Music

Jay-Z, Kanye West and the Dilemma of Being a Worldwide ‘Ni—a’

Wed., Jun. 6, 2012 10:50 AM EDT
by A.R. Shaw

 

Beyoncé, Jay-Z and Gwyneth Paltrow

Gwyneth Paltrow continues to catch flack regarding a recent tweet that referenced Jay-Z and Kanye West’s song “N—s In Paris.” While backstage at the Watch The Throne tour in Paris, Paltrow was thought to have tweeted “N—s in Paris for real.”

While dozens of Twitter users lashed out at her for the use of the word, Russell Simmons and The-Dream defended her.

In a blog, Simmons stated “I have to throw my hand up and stand up for Gwyneth. I know her intentions were not to be offensive … she was just proud of her friend, Jay-Z. My words are in defense of her.”

And in an attempt to do damage control, The-Dream tweeted that he was the one who tweeted from Paltrow’s account. Nice try, but I don’t buy that The-Dream is Paltrow’s designated tweeter.

Of course, Paltrow meant no harm from a racial standpoint. However, the issue is bigger than a white woman who should know better than to use a racial epithet, even during a celebratory moment.

I understand the reason Jay-Z and Kanye West named the song “N—s in Paris.” It’s the notion of rising from poverty, in a nation that considers you a ni–a, and getting to a financial level that allows you to party in a place more glamorous than Las Vegas, New York or Miami.

It’s similar to saying, ” We were poor, we are black and were looked at as ni–as for most of our lives. But look where we are now. We are wealthy. We have made it.”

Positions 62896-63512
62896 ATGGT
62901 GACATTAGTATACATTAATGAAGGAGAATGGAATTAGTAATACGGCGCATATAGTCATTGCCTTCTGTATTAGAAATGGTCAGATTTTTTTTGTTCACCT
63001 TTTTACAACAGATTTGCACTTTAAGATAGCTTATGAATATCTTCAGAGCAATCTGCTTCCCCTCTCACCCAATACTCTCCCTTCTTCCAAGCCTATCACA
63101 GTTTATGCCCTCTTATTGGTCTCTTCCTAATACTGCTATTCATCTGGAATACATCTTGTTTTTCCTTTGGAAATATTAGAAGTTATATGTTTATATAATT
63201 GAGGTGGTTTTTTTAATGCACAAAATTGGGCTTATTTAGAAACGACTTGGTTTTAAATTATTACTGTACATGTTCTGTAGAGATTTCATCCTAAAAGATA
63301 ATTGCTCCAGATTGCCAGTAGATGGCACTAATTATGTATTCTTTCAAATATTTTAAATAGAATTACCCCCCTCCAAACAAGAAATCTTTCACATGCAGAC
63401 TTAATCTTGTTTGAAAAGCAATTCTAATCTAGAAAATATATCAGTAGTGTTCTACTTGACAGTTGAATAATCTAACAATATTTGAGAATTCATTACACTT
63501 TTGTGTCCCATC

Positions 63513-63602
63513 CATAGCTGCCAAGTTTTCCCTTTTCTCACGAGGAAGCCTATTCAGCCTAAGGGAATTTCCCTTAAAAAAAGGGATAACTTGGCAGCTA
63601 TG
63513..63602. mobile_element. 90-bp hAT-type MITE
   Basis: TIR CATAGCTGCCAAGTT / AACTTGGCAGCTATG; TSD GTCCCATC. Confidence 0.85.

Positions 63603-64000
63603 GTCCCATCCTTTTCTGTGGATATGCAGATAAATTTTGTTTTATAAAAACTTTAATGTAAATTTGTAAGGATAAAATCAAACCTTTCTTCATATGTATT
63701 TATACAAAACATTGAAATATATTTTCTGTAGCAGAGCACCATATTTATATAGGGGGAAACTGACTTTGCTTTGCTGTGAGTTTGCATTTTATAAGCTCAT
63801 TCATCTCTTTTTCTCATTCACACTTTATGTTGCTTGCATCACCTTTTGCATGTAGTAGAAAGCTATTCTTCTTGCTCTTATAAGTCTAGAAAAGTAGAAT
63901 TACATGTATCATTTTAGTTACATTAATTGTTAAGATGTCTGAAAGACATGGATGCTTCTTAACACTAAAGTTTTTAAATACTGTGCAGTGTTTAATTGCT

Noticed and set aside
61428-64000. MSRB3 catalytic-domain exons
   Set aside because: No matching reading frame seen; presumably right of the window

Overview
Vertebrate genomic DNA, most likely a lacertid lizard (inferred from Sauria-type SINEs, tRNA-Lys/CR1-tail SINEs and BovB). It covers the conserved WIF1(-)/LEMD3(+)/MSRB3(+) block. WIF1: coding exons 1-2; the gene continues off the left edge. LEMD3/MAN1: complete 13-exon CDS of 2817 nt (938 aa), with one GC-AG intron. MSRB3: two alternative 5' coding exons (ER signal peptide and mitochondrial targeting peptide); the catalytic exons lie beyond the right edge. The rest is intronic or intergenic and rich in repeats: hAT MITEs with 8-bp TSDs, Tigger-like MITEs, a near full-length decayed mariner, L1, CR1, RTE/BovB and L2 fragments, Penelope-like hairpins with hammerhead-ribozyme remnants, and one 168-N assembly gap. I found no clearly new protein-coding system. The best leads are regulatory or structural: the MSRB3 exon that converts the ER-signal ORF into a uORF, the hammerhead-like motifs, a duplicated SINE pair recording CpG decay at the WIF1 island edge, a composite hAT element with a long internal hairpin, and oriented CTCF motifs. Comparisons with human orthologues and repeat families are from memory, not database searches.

However, the reality can’t be hidden in a four-minute song. The word still hurts and stings because we remember our past and are facing a disturbing present. In terms of racial progress, we haven’t gotten to a point where it’s cool for white people to think that they can use the N-word indiscriminately, even if it’s in a friendly manner.

Ask the parents of Trayvon Martin, Sean Bell, and more recently, Darius Simmons, if they believed their sons were looked at as or even called “ni–a” before they were murdered by white men.

Ask the 13.6 percent of black Americans who are currently unemployed if their potential employer won’t hire them because they are seen as “ni–as.”

And even the blacks who have progressed to the point where they can afford a trip overseas, do foreigners view them as “ni–as” because Jay-Z and Kanye West said it was OK to?

This is not a moment to bash Jay-Z or Kanye West, who have always made great music.

This is a critique of two intelligent black men, and much of hip-hop in general, who made a mistake and sold out their community by  broadcasting the word “ni–a” as if racism toward blacks has been eliminated. Gwyneth believes it’s cool to say it because this must be how they — blacks in general — think of themselves. Imagine if Jay-Z and Kanye West were Jewish or Asian. Would a tweet like that even be considered?

But hey, somebody black is partying in Paris. So I guess we’ve all made it. Right? –amir shaw

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  • Baberella

    I wish I could patent the word. It is definitely currency right now. Every time Gwyneth and the Parisians at the concert uttered the N-word, I would net a profit. Boy, would I be as rich as Jay-Z and Kanye West who are also tossing the word around the globe like it’s sweet as candy, but it isn’t and we can’t be mad if others do the same. THE END! 

    • http://pulse.yahoo.com/_ZUQLNU3BYJD3QI2HXGDHJKCJBY Kielboss

      You would be the richest person on the planet.

  • http://www.zoboprepublic.wordpress.com/ zobop republic

    As long as Black people keep teaching the world, EACH ONE-TEACH ONE, how to use the N-Word, white people will use it!

  • TrayvonnasaurusRex

    Nigger is as nigger does

  • http://pulse.yahoo.com/_ZUQLNU3BYJD3QI2HXGDHJKCJBY Kielboss

    Black people almost had whte people ceasing to use the word, until they (blacks) brought it back, and now use it everyday. The “N” word is the most popular word amongst kids, and it’s my favorite word. I use it 100-200 times a day. But I use it in the vain that it was meant for, you feel me? This is your fault blacks, and don’t complain when I scream it from the mountain tops. It’s your fault.